For the long term, individuals, food producers, local businesses, municipalities and state legislators should be working to establish post-COVID systems that both promote good public health and reduce the waste stream, Pecci argues.

Take the reusable bag situation, for example. Why can’t grocery bags work like glass milk bottles? You pay a deposit for a branded bag that you take home filled with groceries. On your next visit to the store, you drop it in a bin on your way in for the store to sanitize and you get your deposit back or use that credit toward another reusable bag when you check out, Pecci explained. This concept could be expanded to a community-wide collective effort where you pay a deposit for a bag (or a coffee cup or a multi-use takeout container) at any one of multiple retailers that could be accepted and sanitized at any other one in the collective.

“When we have an opportunity to set up whole new systems for the safe conveyance of food products, there is no reason why we must settle for systems that include single-use plastics,” Pecci said.

CHRISTINE BURNS RUDALEVIGE is a food writer, recipe developer and tester, and cooking teacher in Brunswick, and the author of “Green Plate Special,” a cookbook from Islandport based on these columns. She can be contacted at cburns1227@gmail.com.

Strawberry Mint Mojito
I wrote this recipe not because I needed a cocktail at 10 a.m. when the photographer came to take a picture of it, but because now is just about the right time to get local strawberries and mint, meaning you don’t need to worry about plastic packaging. Plus, I used my SodaStream and a refillable bottle to get the bubbles into the glass. And Maine’s bottle bill is considered one of the most effective in the country because it accepts returns on spirits bottles.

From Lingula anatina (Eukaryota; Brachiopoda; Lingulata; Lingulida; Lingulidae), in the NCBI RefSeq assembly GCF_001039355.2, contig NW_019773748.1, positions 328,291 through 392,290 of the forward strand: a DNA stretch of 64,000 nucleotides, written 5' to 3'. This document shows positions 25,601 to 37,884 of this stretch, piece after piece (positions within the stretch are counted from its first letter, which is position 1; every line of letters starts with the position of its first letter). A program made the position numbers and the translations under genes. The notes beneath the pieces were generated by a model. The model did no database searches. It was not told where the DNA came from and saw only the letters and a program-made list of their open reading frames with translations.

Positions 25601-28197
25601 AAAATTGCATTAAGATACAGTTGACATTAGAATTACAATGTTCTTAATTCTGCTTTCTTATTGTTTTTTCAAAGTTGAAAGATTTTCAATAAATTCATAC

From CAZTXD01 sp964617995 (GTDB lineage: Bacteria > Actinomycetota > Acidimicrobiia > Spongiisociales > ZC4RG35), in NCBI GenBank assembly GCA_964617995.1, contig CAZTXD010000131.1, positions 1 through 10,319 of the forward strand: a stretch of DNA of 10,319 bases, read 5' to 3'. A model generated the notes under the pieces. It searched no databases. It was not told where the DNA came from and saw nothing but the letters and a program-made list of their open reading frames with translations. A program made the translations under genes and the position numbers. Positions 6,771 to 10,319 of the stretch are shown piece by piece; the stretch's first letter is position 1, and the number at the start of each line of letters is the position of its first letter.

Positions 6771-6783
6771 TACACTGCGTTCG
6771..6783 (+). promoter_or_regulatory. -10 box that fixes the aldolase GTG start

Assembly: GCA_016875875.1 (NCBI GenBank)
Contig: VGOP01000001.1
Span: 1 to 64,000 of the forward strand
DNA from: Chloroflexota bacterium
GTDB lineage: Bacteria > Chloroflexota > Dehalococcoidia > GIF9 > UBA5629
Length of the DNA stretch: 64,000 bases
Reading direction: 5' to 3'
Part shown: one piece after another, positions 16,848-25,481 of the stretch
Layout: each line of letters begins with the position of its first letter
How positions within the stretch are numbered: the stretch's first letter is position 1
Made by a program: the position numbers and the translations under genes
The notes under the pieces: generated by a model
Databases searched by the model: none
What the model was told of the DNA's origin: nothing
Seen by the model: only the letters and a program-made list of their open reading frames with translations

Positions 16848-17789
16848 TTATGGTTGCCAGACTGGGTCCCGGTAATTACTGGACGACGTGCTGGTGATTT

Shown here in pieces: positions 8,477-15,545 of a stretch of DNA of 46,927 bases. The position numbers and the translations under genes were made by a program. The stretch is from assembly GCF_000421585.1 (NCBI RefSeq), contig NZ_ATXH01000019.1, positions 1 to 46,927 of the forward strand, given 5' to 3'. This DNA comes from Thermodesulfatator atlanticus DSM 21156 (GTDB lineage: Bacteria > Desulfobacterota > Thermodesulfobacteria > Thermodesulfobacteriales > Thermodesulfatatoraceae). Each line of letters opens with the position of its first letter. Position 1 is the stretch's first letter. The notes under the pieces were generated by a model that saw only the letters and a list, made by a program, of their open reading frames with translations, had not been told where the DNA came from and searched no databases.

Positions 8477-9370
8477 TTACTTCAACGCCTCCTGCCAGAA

Makes 1 drink, plus extra mint syrup

For the Mint Simple Syrup


1 cup sugar
1 tablespoon dried mint

For the Mojito
4 fresh strawberries
1 lime
8 fresh mint leaves, more for garnish
3 tablespoons Mint Simple Syrup
1/4 cup white rum
Soda water

To make the syrup, combine the sugar and dried mint with one cup water in a 2-quart saucepan. Place the pan over medium heat and stir until sugar is dissolved. Remove from heat and let the mint steep for 15 minutes. Strain the syrup and set it aside to cool completely.

To make the mojito, cut three of the berries and the lime into quarters. Add the quartered berries and three lime wedges, mint leaves, and mint simple syrup into a 16-ounce high-ball glass. Muddle the mixture until you’ve squeezed out the lime juice, mashed the berries and bruised the mint so that it has released its essential oil, about 30 seconds. Add rum and ice. Top off with soda water and garnish with the remaining strawberry and whole mint leaves.